The Occupational Safety and Health Administration (“OSHA”) has completed its investigation into a fatal fall that occurred at a construction project in Houston, Texas. On January 26, 2022, a worker fell through a skylight, falling 30 feet.
- 29 CFR 1926.503(a)(1):The employer did not provide a training program for each employee potentially exposed to fall hazards to enable each employee to recognize the hazards of falling and the procedures to be followed in order to minimize these hazards.
- 29 CFR 1926.501(b)(4)(i): Each employee on walking/working surfaces shall be protected from falling through holes (including skylights) more than 6 feet (1.8 m) above lower levels, by personal fall arrest systems, covers, or guardrail systems erected around such holes.
- 29 CFR 1926.501(b)(10): Each employee engaged in roofing activities on low-slope roofs with unprotected sides and edges 6 feet or more above lower levels, was not protected from “falling by guardrail systems, safety net systems, personal fall arrest systems, or a combination of warning line system and guardrail system, warning line system and safety net system, or warning line system and personal fall arrest system, or warning line system and safety monitoring system.
OSHA has proposed penalties totaling $223,341.00.
OSHA has previously issued guidance for employers, in how to prevent falls from occurring on the jobsite. OSHA recommends:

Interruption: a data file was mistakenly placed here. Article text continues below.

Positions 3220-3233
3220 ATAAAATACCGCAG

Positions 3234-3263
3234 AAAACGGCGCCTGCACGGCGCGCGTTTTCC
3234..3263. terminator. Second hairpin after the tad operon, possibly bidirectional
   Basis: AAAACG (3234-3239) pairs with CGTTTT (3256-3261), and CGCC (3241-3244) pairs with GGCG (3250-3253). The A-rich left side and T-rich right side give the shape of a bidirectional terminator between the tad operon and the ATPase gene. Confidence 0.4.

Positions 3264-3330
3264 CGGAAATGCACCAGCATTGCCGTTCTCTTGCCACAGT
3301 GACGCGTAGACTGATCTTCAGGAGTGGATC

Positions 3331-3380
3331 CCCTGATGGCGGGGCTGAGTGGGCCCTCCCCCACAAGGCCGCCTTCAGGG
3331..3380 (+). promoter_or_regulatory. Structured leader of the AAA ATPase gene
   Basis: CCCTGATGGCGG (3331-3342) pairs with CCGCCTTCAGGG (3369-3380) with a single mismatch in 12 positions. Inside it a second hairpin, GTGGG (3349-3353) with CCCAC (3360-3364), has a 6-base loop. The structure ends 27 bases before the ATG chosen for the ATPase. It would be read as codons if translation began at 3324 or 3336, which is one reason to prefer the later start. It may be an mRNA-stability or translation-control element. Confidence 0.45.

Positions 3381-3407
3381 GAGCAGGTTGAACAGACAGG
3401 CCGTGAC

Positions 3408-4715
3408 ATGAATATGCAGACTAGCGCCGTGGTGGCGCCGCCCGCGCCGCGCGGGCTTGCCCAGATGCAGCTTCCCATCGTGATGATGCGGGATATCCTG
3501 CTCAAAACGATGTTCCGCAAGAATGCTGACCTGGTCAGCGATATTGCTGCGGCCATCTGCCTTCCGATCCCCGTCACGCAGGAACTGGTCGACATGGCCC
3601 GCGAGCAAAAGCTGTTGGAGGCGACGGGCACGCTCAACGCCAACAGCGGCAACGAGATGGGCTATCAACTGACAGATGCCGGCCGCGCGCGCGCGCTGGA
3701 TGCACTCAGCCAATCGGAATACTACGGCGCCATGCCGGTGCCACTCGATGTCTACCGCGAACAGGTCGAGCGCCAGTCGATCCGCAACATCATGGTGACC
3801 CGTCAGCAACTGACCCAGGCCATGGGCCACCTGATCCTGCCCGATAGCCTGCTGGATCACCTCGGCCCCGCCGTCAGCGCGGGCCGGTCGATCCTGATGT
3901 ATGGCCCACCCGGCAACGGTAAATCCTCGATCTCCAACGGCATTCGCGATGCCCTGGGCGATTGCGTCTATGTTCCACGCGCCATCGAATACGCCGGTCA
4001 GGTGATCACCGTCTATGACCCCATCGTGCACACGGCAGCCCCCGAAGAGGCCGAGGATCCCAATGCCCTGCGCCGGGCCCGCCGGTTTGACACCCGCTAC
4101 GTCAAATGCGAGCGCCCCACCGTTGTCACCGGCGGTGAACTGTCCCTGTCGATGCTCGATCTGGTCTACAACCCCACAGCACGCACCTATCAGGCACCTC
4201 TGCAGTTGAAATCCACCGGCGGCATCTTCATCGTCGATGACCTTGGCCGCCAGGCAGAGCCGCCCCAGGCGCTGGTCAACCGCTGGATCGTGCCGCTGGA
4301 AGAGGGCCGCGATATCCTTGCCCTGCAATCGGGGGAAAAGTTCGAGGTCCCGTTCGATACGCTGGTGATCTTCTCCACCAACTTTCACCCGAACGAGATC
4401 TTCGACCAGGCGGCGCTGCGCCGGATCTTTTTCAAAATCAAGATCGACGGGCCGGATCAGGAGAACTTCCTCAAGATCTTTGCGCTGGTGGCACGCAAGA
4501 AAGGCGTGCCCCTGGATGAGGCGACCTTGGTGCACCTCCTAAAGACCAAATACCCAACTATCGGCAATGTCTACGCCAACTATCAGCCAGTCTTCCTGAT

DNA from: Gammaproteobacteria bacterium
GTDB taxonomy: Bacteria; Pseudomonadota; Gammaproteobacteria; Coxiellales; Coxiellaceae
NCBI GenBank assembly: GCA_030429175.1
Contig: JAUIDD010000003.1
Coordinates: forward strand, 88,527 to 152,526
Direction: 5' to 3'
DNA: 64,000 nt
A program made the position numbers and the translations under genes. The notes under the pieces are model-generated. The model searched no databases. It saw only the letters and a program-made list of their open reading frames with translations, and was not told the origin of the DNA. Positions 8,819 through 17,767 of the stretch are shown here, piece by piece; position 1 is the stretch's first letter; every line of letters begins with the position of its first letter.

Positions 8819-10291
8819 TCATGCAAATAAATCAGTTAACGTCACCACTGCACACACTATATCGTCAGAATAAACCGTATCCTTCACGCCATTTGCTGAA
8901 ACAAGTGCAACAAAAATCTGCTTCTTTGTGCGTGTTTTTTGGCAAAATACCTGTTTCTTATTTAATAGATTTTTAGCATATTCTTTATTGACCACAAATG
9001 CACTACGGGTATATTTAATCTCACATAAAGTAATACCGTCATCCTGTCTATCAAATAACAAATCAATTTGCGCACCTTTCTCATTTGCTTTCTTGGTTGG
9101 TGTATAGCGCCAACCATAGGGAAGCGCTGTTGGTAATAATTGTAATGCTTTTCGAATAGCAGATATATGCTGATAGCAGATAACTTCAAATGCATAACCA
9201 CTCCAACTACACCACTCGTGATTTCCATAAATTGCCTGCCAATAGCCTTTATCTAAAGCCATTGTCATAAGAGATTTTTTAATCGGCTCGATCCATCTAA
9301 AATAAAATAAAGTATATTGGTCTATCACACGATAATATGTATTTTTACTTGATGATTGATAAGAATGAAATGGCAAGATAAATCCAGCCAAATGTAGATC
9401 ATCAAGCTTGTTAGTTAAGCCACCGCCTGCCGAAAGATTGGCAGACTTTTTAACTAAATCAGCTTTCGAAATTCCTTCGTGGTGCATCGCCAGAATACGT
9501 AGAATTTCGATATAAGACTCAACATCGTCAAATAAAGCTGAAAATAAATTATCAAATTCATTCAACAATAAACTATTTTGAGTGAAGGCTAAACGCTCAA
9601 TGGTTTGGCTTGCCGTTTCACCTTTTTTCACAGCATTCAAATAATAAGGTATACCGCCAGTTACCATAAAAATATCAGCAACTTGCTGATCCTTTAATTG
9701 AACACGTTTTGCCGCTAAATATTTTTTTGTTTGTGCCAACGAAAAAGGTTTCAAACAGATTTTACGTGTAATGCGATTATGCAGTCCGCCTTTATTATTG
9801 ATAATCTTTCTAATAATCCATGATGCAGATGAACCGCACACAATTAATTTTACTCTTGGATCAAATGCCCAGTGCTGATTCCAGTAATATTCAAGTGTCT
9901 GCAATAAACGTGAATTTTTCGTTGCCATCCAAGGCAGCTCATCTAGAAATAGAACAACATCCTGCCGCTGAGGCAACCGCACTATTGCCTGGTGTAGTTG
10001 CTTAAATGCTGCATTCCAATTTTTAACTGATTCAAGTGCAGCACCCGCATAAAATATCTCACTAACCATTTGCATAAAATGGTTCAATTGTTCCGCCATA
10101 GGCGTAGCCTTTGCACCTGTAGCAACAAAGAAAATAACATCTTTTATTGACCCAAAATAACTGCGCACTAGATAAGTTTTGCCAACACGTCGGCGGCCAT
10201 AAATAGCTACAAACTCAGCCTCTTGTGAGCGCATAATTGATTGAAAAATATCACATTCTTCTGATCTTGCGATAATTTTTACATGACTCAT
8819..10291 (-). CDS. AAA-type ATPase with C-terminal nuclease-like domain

PLAN ahead to get the job done safely
When working from heights, employers must plan projects to ensure that the job is done safely. Begin by deciding how the job will be done, what tasks will be involved, and what safety equipment may be needed to complete each task.
When estimating the cost of a job, employers should include safety equipment, and plan to have all the necessary equipment and tools available at the construction site. For example, in a roofing job, think about all of the different fall hazards, such as holes or skylights and leading edges, then plan and select fall protection suitable to that work, such as personal fall arrest systems (PFAS).
PROVIDE the right equipment
Workers who are six feet or more above lower levels are at risk for serious injury or death if they should fall. To protect these workers, employers must provide fall protection and the right equipment for the job, including the right kinds of ladders, scaffolds, and safety gear.
Use the right ladder or scaffold to get the job done safely. For roof work, if workers use personal fall arrest systems (PFAS), provide a harness for each worker who needs to tie off to the anchor. Make sure the PFAS fits, and regularly inspect it for safe use.
TRAIN everyone to use the equipment safely
Every worker should be trained on proper set-up and safe use of equipment they use on the job. Employers must train workers in recognizing hazards on the job.
Workers face risks and hazards that must be planned for before work begins. It goes without saying that safe companies must have adequate policies and procedures to protect their workers. It is not just workers who are at risk, but also members of the public or employees of other companies. Of course, adequate training of workers is also required. Here, the construction company has been cited on multiple occasions by OSHA.
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